Billionaire landowner Larry Ellison's plan to build a third luxury hotel on the undeveloped windward side of Lanai has drawn great community concern but nevertheless made it into the island's draft plan finalized Sept 30.
The 100-plus-page document included plans for a 100-unit resort on 20 acres along the eastern Keomoku coast at the former Club Lanai site. The Kahalepalaoa Retreat Resort units would be "built in a Hawaiian village style with a low-impact, ecofriendly design," according to the plan.
The comprehensive plan included a new 524-acre university and research institute, film studio facility, tennis academy and gateway park. Lanai City would grow by 546 acres and an estimated 3,000 more people, doubling the island's current population.
"You have to take everything with a grain of salt . . . Even though it's in the draft plan right now, there are no timelines attached to it," Butch Gima, chairman of the Lanai Community Plan Advisory Committee, said last week. "The committee just approved in concept of those potential projects, but (many projects) are still in the feasibility stage."
Since January, the 13-member committee has held 23 meetings to work on the 12 different sections of the plan, which address issues ranging from environmental resources to economic development to infrastructure improvements. Representatives from Pulama Lanai, formerly known as Ellison's Lanai Resorts LLC, attended nearly all of the meetings to answer questions, committee members said.
"We have in our minds what we think the community wants, and then we heard what Pulama Lanai wanted, and tried to mesh the two the best we could," Lanai resident and committee member Deborah de la Cruz said. "Lanai is going to have to grow. It would be nice to remain at our present population and sustain the island, but I don't think that's realistic."
The need to balance the desires of the community with those of the landowner has been a learning process, de la Cruz said. Since Ellison bought 98 percent of the island last June, changes have already begun taking place, mostly for the better, residents said.
Ellison's company has since refurbished and reopened the community pool, built new basketball and volleyball courts, started plans to bring a hospice to the island and broke ground on a state-of-the-art desalinization plant that would, if successful, help solve the island's perennial water shortage issues - all the while creating much-needed jobs for residents.
So far, Ellison's management has been a welcome change from the contentious relationship the community had with previous island-owner David Murdock of Castle and Cooke Resorts, residents said.
"Unlike Murdock, he (Ellison) is not a micromanager. He's got deeper pockets. Unemployment is under 2 percent," Gima said. "At the same time, people will say this is how Murdock first started in the mid-1980s."
Gima, who put himself among the "cautiously optimistic" residents, said he knows there is a need to balance Lanai's unique lifestyle and economic diversity, and "it cannot just be one major landowner" who makes all the decisions.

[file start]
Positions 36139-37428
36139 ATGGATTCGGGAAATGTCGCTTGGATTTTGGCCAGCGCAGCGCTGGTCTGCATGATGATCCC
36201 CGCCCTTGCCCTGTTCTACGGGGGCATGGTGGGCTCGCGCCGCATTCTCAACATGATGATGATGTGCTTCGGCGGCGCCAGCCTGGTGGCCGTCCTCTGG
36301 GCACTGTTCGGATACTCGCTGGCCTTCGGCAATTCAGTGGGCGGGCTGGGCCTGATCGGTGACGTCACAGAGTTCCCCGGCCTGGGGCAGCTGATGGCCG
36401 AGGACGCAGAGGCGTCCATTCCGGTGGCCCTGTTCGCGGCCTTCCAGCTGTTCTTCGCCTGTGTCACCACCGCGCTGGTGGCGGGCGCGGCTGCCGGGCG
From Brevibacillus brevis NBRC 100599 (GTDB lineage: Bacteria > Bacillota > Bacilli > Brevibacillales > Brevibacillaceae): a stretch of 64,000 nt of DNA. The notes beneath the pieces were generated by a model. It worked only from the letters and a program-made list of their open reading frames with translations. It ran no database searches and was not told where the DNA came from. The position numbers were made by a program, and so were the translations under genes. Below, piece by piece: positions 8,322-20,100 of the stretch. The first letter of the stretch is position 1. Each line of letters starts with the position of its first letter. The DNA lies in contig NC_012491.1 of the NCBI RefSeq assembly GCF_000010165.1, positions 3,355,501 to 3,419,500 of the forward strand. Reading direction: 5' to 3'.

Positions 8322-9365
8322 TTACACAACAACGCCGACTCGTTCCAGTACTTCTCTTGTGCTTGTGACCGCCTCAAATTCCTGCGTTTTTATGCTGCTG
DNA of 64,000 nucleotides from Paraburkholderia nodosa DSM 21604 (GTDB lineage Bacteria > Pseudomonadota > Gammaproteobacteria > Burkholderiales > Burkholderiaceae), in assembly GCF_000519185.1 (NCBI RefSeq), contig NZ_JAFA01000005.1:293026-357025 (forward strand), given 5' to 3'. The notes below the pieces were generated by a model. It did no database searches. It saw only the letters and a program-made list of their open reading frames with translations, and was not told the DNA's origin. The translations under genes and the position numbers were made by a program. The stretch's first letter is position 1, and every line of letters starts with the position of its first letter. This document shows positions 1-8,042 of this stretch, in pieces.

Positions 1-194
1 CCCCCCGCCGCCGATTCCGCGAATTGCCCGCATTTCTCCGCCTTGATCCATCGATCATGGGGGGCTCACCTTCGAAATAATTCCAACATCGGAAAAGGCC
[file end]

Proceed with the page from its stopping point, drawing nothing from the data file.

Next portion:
"There has to be some checks and balances, and of all the projects and goals, that third resort is going to be the most contentious," Gima said. "Pulama Lanai has an excellent opportunity to make this a model sustainability community. It's quite a legacy to leave. At the same time, they have control over things that would change which are very near-and-dear to every Lanai resident. That's a tough one for people like my generation, who grew up with the plantation lifestyle and values which really set the stage for who we are as adults. There will have to be compromises and sacrifices made."
Developing a third resort on the east side, which many local families frequent for fishing, diving and camping, may polarize the community, one committee member said.
"Many residents would regret the loss of that area," said Alberta de Jetley, who was raised on the Pine Isle. "When Manele Bay became the public resort beach, more and more residents started going to the back side of the island along the east coast side; it's the main recreation area for the local residents of Lanai.
"I go there with my dogs, and they can play and swim. There's never anyone around. With more activity coming there, we won't be able to do that anymore," she said.
Despite the community's unrest, de Jetley is supportive of most of Pulama Lanai's plans, saying that the third resort would provide a lot of jobs, which are in high demand. Other developments, like the university, would bring educated professionals from all over the world to Lanai, which would be "a very good thing" for the island, she said.
"The last community plan didn't really go anywhere. This at least gives us some direction. We're moving forward," de Jetley said. "I may not even be alive to see if even half of it comes true, but I think it's an exciting time."
The community plan was last updated in 1998. The draft plan advances to the Lanai Planning Commission, which will have six months to review it. Afterwards, the plan will move on for approval by the Maui County Council, which will have 12 months to take action.
Attempts to reach Pulama Lanai representatives for comment by phone and email were unsuccessful.
* Eileen Chao can be reached at email@example.com.